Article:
Thursday night’s all right for folk rockin’! Or something like that. Nashville’s Forlorn Strangers are coming to The Blue Side and we can’t think of a better way to spend the second-to-last-day of the workweek. We recently caught up with the band to talk about how they got together, what it was like recording at John Prine’s studio, The Butcher Shoppe, and what they believe is the greatest song ever written. The fun starts at 8 p.m., friends. Don’t be square. Be there.
Let’s start with some history of the band. How did you get together? How did the band form and how long have you been at it?
Ben, Hannah and Chris were a part of a writer’s group in South Florida. They started getting together to play their songs for each other before realizing they should turn this into a band. They then moved to central Texas to work and live on a farm for several months before finally moving to Nashville a few years ago. Abigail was added shortly thereafter to help make the first EP, “While The Grass Grows.” Jesse recorded, produced and mixed the record in his house in East Nashville and officially joined the band that next summer. So the band has been together, officially, since the summer of 2014.
Did you guys have any goals when dreaming up the band – perhaps stylistically or otherwise?
We definitely wanted to keep the band as “wooden” (acoustic) as possible and make harmonized vocals a center point of what we were doing. This was because we were inspired by folk bands like Peter, Paul and Mary, and the Laurel Canyon bands of the ’60s (Crosby, Stills and Nash; The Byrds).
What are some of your favorite memories as a band? Conversely, can you talk a little about some of the hardships you guys have a experienced through the years and what advice you’d give to someone looking to start a band for the first time?
The road can be really tough. You’re away from family and friends for long stretches at a time, and you’re not eating and sleeping very well. We’ve had shows cancelled at the last minute and played to many empty rooms. The thing that puts those issues completely out of mind is the people we meet. We’ve been all over the country and have met so many wonderful people who have come to shows, bought records and even opened their homes to us. The best advice we can give to new bands is to stick with it. It’s a lot of hard work, but it is also the most rewarding thing we have ever done.
I read that your debut LP was recorded at John Prine’s studio – what was that experience like? Was it intimidating or inspiring or both? How so?
The Butcher Shoppe! Such a cool place. We definitely were intimidated by the history of the place. Everyone from U2 to Johnny Cash to Sturgill Simpson has had music made there. At a certain point, though, we just had to roll up our sleeves and make a record. There were certain moments that really got to us – seeing handwritten notes from Johnny Cash on the walls, a Grammy sitting on the mixing board, and John Prine liking one of our Facebook posts made us feel like we were in the right place. We felt like we were just contributing our little piece to the greater whole of that studio.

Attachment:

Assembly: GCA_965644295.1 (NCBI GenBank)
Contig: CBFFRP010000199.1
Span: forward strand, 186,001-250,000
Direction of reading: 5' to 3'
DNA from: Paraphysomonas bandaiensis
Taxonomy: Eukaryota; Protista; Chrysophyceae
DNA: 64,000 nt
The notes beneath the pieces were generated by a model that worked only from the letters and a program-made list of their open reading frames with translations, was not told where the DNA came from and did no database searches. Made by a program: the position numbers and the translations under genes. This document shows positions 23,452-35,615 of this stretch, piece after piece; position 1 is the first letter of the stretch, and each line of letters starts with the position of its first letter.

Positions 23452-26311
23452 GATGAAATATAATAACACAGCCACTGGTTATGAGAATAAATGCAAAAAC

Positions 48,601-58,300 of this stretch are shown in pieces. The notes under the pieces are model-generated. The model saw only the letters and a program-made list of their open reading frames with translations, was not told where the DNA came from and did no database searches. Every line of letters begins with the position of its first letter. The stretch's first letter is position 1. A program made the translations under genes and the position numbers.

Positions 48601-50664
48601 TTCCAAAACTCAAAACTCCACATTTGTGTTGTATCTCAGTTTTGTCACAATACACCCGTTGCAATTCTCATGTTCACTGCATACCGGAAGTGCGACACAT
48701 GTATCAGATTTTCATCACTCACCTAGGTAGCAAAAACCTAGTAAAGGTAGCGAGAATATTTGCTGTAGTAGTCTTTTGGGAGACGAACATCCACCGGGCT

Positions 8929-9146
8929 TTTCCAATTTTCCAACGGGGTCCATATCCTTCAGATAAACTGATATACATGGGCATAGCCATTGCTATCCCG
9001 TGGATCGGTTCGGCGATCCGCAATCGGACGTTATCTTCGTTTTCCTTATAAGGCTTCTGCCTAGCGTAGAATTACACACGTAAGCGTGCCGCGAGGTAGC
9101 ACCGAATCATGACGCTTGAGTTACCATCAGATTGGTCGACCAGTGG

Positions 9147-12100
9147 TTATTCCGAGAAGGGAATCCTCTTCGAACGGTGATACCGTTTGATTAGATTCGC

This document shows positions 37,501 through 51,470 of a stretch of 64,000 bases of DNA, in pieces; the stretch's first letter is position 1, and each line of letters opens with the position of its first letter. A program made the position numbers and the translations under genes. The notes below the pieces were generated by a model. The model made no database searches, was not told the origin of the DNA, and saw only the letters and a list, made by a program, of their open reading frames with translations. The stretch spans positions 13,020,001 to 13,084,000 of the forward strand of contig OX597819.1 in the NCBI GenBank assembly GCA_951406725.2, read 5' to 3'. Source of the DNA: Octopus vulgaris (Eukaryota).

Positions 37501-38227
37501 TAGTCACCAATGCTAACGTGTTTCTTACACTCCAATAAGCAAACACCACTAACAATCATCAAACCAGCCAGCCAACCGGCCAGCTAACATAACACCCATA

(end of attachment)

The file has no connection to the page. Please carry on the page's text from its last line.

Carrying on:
Who are some of your major influences and why?
Our two biggest bands that keep us going are The Band and Fleetwood Mac. The Band just has this communal vibe that we really responded to. Good mountain music made by good people. We’ve definitely had many a party end in everyone breaking out the guitars and singing “The Weight” and “Ophelia!” Fleetwood Mac made the best music under the worst circumstances. Their harmonies are like a manual of sorts for us. We always talk about wanting to make our “Rumours” one day.
Can you give us names of some artists we need to check out that we maybe haven’t seen yet? Who are you listening to the most these days?
As a band, it seems like we’re always listening to the Beatles. But East Nashville just has the best artists around these days. We love Smooth Hound Smith, Devon Gilfillian, Carl Anderson, Erin Rae, Molly Parden, Cordovas – man, we could go on forever!
Where are some of your favorite places to play and why?
Ahh, this is always tough. We love Wyoming. We played in Laramie last summer and just went back; it was a amazing. Not only are the folks kind, but the state of Wyoming is absolutely gorgeous. We camped in the Tetons and Yellowstone between gigs. We love Charleston South Carolina, too. Our gigs are always positive and once again, the people are so good to us. We feel like we’ve made a little family there.
What does the rest of 2016 look like for Forlorn Strangers from here on out? Even more new music? Shows?
Our release tour goes until mid November, with a few dates to follow in December. Our main goal is to finally settle back down in Nashville. We would love to pull all of our things out of storage and actually have a home again where we can be creative together. There is talk of a kids record. We’ll see.
What do you think is the most perfect song ever written and why?
Wow. Well, it’s hard to choose only one, but the first song that comes to mind for us as a whole band is “Suite: Judy Blue Eyes” by Crosby Stills and Nash. The songwriting, instrumental skill, melody, and lyrics just don’t get much better in one singular piece of modern music. At least for this band and and where we’re headed, “Suite: Judy Blue Eyes” is paramount.
And finally, what can we expect from your set at The Blue Side?
The Blue Side is always a great time! We will take you from slow, heart wrenching ballads to upbeat, foot stomping tunes that you won’t be able to sit down for. As a band of five writers and singers, our music is a mix of all genres that blend into one unique sound. You won’t be disappointed.